A while ago I blogged about how I was able to keep a weather eye on the greenhouse at Mother’s. Well, today I noticed that the temperature was about 2C. So when I went up to the greenhouse, I checked the Max/Min -zero was the min. But with the air blower going all the time, it had not appeared to cause too much damage – the Cacti were OK. There were two hands of orchid flowers on the Cymbidium

This readout device is more sophisticated that the previous one, in that it will record the Max and Min itself, but I never have the instructions on me to learn how to set it up.

Although I had adjusted the heater in November, I found I had to make a significant change in the termostat. When I left, the display unit was showing about 4C, having made a peak. I’ll have to try and get Mother to keep an eye on it, as I have found that an East Wind seems to affect the heaters, causing them to go into overdrive and make it a sub-tropical greenhouse.

The snow in Mother’s road was untreated and a mess. I just got the car past her house (going uphill), then let it back into her driveway, and parked on the horizontal. On my way there I had seen the evidence of a car that had been parked, but then sliid down the steep hill and wrapped itself around a lamp-post. On the way back, I found that the car would skid at any moment, especially while driving down a steep hill, but along the flat of the valley bottom, and until I joined the Motorway back to London.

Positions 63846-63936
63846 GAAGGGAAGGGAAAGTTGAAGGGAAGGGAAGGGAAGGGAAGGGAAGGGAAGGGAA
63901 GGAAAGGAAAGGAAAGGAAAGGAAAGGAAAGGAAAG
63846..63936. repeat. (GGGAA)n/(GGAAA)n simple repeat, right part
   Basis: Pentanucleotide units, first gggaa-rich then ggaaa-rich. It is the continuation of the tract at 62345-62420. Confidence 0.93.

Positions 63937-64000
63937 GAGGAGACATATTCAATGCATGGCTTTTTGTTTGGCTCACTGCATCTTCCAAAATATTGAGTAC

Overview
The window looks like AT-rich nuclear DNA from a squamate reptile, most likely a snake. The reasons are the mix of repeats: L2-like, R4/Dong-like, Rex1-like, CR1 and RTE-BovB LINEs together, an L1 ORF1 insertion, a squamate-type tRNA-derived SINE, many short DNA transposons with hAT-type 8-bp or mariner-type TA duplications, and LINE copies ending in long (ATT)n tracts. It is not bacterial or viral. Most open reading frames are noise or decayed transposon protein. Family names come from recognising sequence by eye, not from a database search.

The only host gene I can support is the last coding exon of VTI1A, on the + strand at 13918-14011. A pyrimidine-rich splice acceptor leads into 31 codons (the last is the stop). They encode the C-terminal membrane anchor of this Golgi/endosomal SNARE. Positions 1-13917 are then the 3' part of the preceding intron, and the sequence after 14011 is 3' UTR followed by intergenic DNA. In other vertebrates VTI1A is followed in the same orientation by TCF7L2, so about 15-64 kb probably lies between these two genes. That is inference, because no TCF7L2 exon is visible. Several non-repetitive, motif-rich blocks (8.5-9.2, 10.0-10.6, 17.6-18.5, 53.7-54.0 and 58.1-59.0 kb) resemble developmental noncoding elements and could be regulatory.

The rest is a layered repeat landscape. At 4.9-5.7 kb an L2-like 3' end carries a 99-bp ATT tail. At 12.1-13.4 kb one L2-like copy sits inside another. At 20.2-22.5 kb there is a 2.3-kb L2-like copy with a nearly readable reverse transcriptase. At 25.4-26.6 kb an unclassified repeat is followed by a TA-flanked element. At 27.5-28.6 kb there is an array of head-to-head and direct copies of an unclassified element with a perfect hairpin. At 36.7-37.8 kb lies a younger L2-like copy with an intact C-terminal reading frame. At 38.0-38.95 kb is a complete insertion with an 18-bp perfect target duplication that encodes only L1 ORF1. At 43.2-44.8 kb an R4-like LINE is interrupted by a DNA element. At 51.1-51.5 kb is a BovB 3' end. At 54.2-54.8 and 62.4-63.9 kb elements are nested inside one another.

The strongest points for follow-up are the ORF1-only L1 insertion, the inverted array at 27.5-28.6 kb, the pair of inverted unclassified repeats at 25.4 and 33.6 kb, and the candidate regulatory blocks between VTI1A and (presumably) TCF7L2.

Setting up the remote sensor in the greenhouse

Two years ago I purchased an Oregon Scientific temperature display unit that had a wireless link to a remote sensor. The remote sensor was in the greenhouse. The reason for this was the terrible design of greenhouse heater, which was just a fan heater with a different thermostat. (I have blogged about this in the past, but on the previous blog whose entries I did not transfer in time are lost).